Ivory Trade

Since the 1989 trade ban, the price of ivory has increased

Banning the Ivory Trade

Every 15 minutes an elephant is murdered for its tusks to fuel the demand in illegal ivory trade across Asia. Trafficking in endangered species has become the fourth largest illegal business in the world after drugs, weapons and humans and in less than a decade elephants from the wild may become extinct.

What you can do

In September 2018 the world’s leaders came together at the Convention on International Trade in Endangered Species of Wild Fauna and Flora (CITES) in South Africa and voted on a global ivory sales ban.

The debate between African nations highlighted some deep-rooted differences in opinion on whether ivory trade should be allowed, but in a hugely positive outcome for wildlife conservationists, the ban was upheld.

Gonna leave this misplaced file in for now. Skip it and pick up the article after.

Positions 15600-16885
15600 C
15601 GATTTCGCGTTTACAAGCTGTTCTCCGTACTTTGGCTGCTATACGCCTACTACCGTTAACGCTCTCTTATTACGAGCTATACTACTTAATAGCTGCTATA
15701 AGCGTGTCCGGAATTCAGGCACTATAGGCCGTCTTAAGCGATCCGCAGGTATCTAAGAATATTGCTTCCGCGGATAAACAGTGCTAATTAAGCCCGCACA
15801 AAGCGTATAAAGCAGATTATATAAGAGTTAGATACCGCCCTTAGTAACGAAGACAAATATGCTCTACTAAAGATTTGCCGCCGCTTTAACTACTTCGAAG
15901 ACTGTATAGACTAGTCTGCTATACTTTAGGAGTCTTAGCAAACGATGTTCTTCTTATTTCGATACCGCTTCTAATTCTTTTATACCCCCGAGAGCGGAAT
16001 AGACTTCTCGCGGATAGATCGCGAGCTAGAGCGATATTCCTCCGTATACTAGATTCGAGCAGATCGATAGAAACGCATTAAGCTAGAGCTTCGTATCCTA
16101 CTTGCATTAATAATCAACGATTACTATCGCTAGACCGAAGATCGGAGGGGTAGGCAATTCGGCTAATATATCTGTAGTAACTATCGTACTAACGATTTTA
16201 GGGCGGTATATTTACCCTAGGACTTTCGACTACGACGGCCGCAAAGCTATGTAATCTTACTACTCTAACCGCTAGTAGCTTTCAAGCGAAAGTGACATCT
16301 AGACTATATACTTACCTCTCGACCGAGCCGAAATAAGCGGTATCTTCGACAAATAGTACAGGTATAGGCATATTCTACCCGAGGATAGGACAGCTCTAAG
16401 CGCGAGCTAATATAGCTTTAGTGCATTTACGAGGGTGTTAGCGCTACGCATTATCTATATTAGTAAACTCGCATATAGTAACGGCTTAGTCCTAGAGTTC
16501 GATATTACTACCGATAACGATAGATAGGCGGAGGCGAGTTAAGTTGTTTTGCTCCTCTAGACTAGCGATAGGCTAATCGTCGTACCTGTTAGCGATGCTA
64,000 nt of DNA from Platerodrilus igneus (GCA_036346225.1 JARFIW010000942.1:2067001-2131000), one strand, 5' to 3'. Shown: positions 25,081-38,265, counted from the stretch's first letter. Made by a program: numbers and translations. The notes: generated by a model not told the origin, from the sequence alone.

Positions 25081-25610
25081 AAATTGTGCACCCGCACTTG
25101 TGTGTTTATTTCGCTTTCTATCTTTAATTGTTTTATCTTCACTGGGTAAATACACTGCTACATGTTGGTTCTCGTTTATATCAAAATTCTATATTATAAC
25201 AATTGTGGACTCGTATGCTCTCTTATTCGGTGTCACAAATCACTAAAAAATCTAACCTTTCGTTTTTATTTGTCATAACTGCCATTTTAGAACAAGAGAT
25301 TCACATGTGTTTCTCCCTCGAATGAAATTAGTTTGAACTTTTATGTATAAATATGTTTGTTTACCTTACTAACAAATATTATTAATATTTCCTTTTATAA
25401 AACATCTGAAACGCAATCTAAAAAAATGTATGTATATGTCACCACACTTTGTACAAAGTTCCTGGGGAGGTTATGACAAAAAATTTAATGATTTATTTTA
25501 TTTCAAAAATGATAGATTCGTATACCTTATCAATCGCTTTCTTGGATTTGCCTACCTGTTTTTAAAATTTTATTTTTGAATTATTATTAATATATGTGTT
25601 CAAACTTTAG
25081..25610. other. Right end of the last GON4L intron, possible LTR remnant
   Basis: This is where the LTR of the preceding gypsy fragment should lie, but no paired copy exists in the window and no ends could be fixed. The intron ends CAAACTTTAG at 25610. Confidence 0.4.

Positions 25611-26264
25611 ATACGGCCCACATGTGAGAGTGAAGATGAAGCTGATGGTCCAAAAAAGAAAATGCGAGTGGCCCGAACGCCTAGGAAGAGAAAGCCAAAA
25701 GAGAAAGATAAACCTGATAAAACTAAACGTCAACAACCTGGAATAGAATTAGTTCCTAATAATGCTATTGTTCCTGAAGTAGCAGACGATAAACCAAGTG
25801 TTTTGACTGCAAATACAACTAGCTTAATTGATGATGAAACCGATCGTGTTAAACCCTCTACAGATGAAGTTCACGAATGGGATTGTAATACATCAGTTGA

There are a number of ways you can help:  

  • Support us on FacebookTwitter and Instagram.
  • Grow the herd by tweeting to leaders and place pressure on countries to ban global ivory sales.
  • Donate now and help us put a stop to elephant poaching.
“Both Asian and African elephants are under threat. We must act now to put a stop to ivory trade across the globe. No one needs an elephant tusk but an elephant.” – CEO of Elephant Family, Ruth Powys, at the Ivory Burn in Kenya, April 2016